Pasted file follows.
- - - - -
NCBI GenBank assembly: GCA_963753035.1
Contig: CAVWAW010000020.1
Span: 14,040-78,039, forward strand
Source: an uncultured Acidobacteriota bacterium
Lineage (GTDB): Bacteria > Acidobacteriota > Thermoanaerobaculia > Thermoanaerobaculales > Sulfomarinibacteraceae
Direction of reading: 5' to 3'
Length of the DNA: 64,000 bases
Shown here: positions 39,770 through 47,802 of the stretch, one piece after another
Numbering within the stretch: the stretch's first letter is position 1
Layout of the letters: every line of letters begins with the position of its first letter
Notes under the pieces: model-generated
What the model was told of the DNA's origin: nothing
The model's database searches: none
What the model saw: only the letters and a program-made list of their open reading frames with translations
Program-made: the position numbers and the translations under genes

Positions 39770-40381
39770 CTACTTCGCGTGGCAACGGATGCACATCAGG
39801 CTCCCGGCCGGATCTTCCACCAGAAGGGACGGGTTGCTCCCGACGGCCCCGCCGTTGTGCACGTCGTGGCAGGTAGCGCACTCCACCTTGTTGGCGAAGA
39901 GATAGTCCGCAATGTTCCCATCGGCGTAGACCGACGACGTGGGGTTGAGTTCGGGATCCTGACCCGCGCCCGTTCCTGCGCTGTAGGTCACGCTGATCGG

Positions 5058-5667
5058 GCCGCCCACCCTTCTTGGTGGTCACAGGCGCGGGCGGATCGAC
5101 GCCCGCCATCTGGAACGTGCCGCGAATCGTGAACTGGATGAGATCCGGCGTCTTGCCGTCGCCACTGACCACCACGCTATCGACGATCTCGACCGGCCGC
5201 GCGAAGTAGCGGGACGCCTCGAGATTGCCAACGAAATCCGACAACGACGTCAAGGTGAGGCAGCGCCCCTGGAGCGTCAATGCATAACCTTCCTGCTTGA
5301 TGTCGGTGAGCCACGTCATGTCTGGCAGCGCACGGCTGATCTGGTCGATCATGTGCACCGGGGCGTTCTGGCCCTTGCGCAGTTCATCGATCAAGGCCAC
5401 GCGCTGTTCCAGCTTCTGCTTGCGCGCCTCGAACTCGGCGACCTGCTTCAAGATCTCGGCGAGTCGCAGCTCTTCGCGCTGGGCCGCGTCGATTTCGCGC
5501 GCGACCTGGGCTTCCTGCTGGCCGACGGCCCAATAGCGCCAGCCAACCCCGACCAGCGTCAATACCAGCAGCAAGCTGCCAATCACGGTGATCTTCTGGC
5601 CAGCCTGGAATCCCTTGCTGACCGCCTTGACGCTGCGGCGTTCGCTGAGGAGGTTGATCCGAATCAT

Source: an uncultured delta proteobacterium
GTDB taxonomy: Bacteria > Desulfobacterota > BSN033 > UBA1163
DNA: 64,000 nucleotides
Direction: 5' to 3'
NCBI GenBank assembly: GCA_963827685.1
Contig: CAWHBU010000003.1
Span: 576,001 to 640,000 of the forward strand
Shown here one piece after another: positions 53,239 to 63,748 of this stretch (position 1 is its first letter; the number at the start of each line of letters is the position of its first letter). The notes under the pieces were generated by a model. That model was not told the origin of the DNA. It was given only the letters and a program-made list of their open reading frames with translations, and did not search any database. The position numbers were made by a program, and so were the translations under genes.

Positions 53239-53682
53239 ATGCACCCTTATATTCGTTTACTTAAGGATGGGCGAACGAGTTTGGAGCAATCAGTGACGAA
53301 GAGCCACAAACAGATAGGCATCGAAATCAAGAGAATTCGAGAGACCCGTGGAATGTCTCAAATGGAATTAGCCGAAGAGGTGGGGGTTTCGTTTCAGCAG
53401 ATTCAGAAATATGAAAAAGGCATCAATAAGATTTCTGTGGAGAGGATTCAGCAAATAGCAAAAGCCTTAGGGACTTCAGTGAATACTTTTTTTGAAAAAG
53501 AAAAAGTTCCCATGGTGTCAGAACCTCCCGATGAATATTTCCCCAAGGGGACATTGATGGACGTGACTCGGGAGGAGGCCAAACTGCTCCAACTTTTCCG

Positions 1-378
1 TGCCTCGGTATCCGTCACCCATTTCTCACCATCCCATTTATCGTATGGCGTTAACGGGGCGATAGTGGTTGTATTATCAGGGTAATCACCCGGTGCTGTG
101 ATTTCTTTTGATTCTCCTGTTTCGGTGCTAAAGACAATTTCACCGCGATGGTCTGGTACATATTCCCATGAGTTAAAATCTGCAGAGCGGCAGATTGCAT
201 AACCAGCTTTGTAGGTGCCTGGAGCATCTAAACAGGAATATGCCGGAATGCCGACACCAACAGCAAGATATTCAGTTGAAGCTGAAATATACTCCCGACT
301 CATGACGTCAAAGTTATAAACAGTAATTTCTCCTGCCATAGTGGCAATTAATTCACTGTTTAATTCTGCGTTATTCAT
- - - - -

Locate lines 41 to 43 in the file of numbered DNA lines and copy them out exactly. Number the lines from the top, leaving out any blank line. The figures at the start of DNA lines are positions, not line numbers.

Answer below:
Positions 1-378
1 TGCCTCGGTATCCGTCACCCATTTCTCACCATCCCATTTATCGTATGGCGTTAACGGGGCGATAGTGGTTGTATTATCAGGGTAATCACCCGGTGCTGTG
101 ATTTCTTTTGATTCTCCTGTTTCGGTGCTAAAGACAATTTCACCGCGATGGTCTGGTACATATTCCCATGAGTTAAAATCTGCAGAGCGGCAGATTGCAT